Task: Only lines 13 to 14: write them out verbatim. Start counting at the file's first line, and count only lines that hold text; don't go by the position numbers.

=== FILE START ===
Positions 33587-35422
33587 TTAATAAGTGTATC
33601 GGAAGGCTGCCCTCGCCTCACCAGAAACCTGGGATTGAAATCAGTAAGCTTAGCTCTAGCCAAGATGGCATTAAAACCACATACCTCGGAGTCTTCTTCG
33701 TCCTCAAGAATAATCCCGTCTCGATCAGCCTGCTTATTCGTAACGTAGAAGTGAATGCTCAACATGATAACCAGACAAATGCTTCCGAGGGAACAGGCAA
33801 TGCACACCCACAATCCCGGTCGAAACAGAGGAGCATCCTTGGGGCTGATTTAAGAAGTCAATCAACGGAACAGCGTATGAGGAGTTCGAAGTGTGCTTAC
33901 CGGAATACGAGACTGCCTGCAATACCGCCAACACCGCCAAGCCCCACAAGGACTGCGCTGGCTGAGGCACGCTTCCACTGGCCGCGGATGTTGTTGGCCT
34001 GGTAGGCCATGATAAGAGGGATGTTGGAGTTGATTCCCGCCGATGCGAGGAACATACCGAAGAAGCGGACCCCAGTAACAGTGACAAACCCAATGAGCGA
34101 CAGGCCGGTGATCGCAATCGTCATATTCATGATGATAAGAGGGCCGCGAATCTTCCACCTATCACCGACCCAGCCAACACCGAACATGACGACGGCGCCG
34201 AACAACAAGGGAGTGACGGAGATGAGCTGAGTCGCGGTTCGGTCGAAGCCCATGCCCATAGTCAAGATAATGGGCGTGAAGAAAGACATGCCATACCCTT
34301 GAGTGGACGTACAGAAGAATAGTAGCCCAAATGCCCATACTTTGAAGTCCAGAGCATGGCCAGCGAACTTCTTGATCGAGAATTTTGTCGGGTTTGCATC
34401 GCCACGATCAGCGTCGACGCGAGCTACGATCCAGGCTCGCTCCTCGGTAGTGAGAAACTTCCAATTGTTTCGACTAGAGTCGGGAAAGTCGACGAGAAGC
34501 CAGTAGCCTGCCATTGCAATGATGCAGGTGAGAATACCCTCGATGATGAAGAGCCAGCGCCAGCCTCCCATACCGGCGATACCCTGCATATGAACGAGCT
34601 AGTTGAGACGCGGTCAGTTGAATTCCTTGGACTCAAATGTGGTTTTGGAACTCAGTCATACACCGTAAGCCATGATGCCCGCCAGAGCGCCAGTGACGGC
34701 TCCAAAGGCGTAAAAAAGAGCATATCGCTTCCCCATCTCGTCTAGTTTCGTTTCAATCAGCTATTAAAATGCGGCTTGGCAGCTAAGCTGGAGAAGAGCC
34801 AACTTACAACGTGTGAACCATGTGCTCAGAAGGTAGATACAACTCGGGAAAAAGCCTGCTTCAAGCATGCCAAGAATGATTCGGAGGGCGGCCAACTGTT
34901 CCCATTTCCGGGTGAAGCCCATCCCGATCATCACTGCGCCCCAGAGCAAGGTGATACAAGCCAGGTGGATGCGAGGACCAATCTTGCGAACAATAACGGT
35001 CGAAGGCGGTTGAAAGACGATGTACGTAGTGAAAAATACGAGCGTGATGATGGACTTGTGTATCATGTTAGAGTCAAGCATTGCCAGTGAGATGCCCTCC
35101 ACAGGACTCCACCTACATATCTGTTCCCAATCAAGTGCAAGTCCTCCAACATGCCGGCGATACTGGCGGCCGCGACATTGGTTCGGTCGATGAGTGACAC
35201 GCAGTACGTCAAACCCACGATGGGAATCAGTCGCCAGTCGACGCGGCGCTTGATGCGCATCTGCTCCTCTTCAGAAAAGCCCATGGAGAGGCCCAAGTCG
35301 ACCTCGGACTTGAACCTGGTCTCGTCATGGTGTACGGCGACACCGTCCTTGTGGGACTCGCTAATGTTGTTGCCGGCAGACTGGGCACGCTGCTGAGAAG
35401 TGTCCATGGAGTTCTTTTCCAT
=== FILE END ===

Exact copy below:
34601 AGTTGAGACGCGGTCAGTTGAATTCCTTGGACTCAAATGTGGTTTTGGAACTCAGTCATACACCGTAAGCCATGATGCCCGCCAGAGCGCCAGTGACGGC
34701 TCCAAAGGCGTAAAAAAGAGCATATCGCTTCCCCATCTCGTCTAGTTTCGTTTCAATCAGCTATTAAAATGCGGCTTGGCAGCTAAGCTGGAGAAGAGCC